Musical selection: Winter (L'Invierno) in F-, RV 287, L'Allegro, from The Four Seasons (Le Quattro Stagioni), Antonio Vivaldi, Opus 8, No. 4, courtesy of Classical MIDI Archives, © 1999 Pierre R. Schwob


Every set of childhood memories contains at least one place where you could could seek refuge from the world; to daydream, explore, pretend, or just to relax and have fun. Maybe it was a corner of Grandma's attic or a park bench or even your own back yard.

My special place was called Dead Man's Lane. It was only an undeveloped lot, but to my cohorts and me, it was an unspoiled virgin wilderness in the midst of a working class neighborhood in northern New Jersey.

Dead Man's Lane earned its sinister name because its twists, trees, and rocks made it one of the most challenging sledding courses in town. Bobsledding in Lillehammer? Skiing at Aspen? Luge in Innsbruck? Couldn't begin to compare with guiding your Flexible Flyer or toboggan from Two Guys down Dead Man's Lane. Kids from as far away as 76th St. would come to Dead Man's Lane to prove themselves on a sled -- and 76th St. was no beginner's slope either.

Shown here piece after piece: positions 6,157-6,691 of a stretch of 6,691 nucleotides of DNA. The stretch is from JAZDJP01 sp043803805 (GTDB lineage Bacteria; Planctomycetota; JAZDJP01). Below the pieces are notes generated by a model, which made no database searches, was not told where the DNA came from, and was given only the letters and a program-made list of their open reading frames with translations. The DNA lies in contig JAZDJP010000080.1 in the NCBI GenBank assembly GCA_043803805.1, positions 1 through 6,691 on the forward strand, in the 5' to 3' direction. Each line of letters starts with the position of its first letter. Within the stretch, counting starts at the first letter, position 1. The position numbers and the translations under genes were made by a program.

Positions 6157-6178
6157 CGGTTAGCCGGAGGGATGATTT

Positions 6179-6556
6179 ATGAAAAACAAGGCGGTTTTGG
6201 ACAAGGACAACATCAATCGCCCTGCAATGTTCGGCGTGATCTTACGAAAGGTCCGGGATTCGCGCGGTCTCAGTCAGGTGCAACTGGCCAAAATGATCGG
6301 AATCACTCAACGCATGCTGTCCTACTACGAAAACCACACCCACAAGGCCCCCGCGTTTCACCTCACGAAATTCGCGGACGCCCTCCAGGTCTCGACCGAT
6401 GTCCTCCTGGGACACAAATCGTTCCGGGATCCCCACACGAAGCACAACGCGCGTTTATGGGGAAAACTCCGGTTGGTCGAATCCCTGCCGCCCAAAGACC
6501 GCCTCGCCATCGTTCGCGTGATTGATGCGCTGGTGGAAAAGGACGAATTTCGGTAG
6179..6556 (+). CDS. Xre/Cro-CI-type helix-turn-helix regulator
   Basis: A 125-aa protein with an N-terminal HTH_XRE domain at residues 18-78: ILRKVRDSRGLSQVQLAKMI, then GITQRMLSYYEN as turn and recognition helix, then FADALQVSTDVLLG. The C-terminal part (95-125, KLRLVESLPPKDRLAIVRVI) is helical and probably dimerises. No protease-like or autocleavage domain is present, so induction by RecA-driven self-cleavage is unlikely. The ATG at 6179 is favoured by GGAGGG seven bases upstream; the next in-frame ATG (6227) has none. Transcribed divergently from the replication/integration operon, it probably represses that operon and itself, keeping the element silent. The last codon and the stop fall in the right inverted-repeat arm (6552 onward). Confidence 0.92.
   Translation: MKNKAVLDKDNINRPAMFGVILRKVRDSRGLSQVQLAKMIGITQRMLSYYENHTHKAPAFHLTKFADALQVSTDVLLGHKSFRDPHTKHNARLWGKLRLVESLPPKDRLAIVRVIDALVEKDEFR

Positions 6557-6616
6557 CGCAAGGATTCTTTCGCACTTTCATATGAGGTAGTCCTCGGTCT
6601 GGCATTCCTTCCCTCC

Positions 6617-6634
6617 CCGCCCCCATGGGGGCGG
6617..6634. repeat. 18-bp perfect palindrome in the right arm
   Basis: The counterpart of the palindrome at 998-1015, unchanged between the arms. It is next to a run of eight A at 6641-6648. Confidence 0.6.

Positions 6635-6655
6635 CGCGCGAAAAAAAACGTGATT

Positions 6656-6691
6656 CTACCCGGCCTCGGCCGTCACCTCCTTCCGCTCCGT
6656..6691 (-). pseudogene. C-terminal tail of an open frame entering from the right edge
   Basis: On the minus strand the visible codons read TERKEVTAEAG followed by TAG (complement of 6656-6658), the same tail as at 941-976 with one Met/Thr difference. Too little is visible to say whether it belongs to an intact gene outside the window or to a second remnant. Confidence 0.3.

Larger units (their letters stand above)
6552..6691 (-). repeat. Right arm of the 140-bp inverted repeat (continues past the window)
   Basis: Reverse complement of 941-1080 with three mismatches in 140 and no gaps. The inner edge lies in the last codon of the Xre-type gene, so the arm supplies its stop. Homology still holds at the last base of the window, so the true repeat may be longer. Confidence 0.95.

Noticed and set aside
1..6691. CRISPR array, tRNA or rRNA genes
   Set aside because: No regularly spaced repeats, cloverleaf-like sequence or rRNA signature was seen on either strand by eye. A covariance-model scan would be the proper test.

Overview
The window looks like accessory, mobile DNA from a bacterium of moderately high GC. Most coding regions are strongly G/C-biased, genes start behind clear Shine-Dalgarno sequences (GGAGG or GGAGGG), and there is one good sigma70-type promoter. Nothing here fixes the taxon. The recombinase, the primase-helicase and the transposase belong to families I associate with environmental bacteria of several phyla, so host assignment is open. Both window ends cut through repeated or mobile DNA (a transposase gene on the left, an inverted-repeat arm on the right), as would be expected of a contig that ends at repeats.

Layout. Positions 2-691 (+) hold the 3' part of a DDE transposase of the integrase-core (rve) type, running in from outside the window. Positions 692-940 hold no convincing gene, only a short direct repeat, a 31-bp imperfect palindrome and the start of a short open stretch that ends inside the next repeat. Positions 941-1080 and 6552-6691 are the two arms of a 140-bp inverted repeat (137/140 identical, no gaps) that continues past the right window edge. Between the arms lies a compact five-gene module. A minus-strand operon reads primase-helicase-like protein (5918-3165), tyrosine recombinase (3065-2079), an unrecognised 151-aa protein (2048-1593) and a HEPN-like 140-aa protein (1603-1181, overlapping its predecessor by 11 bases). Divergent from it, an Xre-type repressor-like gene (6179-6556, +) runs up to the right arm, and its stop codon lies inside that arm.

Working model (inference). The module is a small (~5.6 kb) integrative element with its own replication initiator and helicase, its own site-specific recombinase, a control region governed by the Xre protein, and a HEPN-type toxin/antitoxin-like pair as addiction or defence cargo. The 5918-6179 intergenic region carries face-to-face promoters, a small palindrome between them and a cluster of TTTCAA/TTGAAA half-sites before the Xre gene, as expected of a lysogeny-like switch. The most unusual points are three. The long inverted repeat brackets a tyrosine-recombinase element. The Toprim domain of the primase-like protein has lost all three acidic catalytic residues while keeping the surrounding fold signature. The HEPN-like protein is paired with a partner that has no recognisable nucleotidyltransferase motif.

In summer Dead Man's Lane was an island of lush vegetation. My friends and I often talked about camping out there and maybe looking for Indian arrowheads -- although we knew damn well we'd never find any.

Years later I visited my old childhood haunt. The trees and rocks had long since yielded to a tract of two-family brick homes with aluminum siding. One of the new streets was called Easy Street.

Several kids in the area regarded me warily, a stranger from another time and place intruding on their aluminum-sided world. I felt like asking them, "What's the problem? Haven't you ever seen a grown woman before?" Yes, a grown woman searching in vain for the adventurous, spirited 11-year-old who had long disappeared with the trees. I wish I could have told the kids about the enchanted forest that had once existed there, but they had already disappeared inside one of the new houses. They wouldn't have believed me anyway. Kids are too damn cynical these days.

I slowly turned from Easy Street and walked home.